Being excited about an upcoming football season is nothing new for any college athlete, especially two who are expected to be team leaders in the fall.
But if you listen to UL senior safety Deuce Wallace or senior wide receiver Jarrod “Bam” Jackson, it’s more than the normal optimism going into a new season.
Every time the subject of UL’s quarterback position for the 2019 season comes up, I hesitate.
As the Ragin’ Cajuns prepare to report for August drills on Thursday, there’s no convincing Wallace and Jackson that something special isn’t about to happen.
“We’re going to hit the conference with something they think they’re ready for, but we’ve got a whole lot more to give them,” Jackson proclaimed.
The bulk of the elation both UL team leaders are feeling is based on it being year two in coach Billy Napier’s system.
“Yes, it was exciting last year, because it was a new system, new staff - such great coaches and great people around us, great culture – but we were learning throughout the season,” Wallace said. “Everything was all new from technique or schematically. But this year, everything is a refresher. We’re just reviewing. We have a lot of good reps and we’ve got it on film, so we can watch it and study that to execute properly this year.”
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Wallace is a former walk-on who earned a scholarship last season and now is the senior leader of the secondary. He had shoulder surgery in the spring, missing the spring game, which should elevate his coach-on-the-field game this fall.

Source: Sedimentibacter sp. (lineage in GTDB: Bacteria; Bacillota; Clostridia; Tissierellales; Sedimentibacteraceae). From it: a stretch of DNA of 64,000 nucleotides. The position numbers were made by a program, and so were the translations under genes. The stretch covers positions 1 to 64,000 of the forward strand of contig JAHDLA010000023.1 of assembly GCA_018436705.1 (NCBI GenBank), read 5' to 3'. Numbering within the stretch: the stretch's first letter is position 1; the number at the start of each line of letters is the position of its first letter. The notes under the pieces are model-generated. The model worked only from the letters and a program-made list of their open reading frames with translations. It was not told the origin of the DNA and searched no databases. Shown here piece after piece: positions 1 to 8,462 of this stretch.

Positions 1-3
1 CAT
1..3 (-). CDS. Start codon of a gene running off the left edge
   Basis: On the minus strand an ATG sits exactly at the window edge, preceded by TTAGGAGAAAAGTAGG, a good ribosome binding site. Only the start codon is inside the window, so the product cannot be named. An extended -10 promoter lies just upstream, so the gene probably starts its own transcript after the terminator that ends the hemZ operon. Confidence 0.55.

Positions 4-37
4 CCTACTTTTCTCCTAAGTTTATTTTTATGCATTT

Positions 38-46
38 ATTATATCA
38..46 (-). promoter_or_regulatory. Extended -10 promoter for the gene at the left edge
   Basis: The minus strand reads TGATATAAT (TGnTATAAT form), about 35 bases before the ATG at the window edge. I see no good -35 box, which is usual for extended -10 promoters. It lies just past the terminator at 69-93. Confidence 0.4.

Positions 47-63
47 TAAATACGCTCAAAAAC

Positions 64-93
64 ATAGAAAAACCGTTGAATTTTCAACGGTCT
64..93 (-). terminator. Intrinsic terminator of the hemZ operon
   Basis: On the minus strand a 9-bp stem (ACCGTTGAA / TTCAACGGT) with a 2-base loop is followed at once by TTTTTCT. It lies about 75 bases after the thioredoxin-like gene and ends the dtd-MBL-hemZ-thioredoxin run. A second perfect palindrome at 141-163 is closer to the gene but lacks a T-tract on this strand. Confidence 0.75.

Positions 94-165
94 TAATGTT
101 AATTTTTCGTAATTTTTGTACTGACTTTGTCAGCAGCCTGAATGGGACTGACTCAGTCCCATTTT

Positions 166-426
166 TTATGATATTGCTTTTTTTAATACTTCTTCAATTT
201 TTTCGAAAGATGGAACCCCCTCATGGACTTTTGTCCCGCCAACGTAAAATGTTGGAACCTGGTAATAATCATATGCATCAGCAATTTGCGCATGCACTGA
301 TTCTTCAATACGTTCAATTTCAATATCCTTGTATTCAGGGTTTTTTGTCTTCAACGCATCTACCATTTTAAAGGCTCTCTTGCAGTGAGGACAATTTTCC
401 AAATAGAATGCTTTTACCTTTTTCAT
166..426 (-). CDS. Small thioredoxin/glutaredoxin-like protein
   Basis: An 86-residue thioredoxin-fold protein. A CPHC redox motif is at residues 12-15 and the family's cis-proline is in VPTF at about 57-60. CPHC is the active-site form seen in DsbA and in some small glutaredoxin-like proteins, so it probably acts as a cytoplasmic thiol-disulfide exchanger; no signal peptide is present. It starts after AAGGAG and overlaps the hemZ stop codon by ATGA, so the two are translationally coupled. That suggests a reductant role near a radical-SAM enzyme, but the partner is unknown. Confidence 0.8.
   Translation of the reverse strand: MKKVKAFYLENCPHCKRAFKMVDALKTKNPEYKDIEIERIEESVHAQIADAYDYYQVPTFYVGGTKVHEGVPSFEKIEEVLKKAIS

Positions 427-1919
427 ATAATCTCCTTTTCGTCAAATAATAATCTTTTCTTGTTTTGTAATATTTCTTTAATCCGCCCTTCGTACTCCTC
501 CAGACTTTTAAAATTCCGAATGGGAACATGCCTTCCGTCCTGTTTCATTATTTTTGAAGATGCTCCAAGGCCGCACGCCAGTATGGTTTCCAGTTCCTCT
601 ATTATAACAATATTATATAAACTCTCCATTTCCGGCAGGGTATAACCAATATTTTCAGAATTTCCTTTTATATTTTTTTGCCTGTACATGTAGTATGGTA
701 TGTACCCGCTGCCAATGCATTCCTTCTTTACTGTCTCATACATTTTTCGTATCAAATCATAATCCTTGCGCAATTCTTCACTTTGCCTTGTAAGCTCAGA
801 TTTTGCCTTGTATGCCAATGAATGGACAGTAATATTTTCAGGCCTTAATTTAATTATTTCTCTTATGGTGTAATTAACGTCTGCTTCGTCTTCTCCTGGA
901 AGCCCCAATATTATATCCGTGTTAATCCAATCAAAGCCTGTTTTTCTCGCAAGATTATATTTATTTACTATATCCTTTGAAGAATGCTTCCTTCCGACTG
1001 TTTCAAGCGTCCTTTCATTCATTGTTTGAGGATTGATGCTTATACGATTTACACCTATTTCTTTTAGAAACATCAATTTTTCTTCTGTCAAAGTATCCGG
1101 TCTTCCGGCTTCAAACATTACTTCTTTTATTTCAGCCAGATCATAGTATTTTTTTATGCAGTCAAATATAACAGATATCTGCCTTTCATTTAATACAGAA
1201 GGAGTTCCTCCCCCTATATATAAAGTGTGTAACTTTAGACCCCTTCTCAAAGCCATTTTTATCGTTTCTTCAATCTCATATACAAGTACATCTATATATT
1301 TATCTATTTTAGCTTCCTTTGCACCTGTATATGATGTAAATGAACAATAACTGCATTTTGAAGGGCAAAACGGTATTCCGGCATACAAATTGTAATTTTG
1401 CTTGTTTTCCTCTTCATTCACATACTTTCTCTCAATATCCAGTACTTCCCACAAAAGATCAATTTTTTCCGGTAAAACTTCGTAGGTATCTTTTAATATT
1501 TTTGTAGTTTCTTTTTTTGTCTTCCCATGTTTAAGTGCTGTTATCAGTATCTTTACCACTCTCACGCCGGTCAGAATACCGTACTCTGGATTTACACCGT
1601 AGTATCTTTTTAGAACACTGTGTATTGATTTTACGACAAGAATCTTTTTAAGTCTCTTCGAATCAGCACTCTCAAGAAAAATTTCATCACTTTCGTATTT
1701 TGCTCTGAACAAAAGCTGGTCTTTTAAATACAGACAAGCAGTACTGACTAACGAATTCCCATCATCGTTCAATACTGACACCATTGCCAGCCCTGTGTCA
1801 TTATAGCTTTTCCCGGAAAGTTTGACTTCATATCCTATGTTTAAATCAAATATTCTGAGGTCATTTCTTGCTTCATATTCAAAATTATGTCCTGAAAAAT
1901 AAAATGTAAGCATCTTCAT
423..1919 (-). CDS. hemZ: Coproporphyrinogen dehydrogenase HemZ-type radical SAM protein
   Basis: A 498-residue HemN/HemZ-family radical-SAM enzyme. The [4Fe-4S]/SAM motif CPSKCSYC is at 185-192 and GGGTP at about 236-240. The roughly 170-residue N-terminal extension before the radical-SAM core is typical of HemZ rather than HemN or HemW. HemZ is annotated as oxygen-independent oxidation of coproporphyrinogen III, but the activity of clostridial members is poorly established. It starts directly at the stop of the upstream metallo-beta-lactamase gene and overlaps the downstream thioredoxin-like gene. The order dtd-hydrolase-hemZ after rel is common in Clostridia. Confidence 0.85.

“I feel so good,” Wallace said. “I feel so much healthier. I’m so excited to get back to football, but the injury allowed me to really focus on what was going on and see it from the outside. I haven’t gotten this much film study done in I don’t know how long.”
Wallace is also encouraged by the huge spike in talent in the secondary in year two.
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“We simply have guys who can flat out play (in secondary),” he said. “That’s no secret. We have guys who can play at every position on the back end. It’s really exciting, because we haven’t always been like that.”
Consequently, there will be more competition for playing time, which could create chemistry issues.
“I don’t think that’s going to be an issue for us, because our defense is already set up for multiple guys to play,” Wallace said. “In terms of promote-demote, I try to stress to my guys that you have to stay out of your feelings. It’s nothing personal. We’re trying to win the conference. We’re trying to host the conference championship and go to the New Orleans Bowl. If you get mad about that or throw a fit about that, then you probably don’t belong there in the first place. That’s selfish and I’m not putting up with that.”
On the offensive side, the additional talent has Jackson beaming as well.
For the fourth straight season, the Appalachian State Mountaineers were picked to win the Sun Belt Conference crown.
“Sometimes I’ll lay down in the bed and I’ll think about all the plays we’re going to make on offense … all the plays I could make, all the blocks I could make, all the catches I could make, all the reads Levi (Lewis) is going to make … just everything from the top down,” Jackson said. “Last year, we were kind of limited, because it was our first year.
The playbook is starting to expand a little more for us.”
Once again this season, UL’s offense figures to be carried by its dynamic rushing attack – led by Trey Ragas, Elijah Mitchell and Raymond Calais – running behind a seasoned offensive line.
But that running game should have more company this fall.
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“We have that three-headed monster in the backfield, but you can’t just key on them now, because the receivers and the tight ends are starting to emerge,” Jackson said. “It’s going to get to the point where they’re (opposing) going to have to pick their poison.”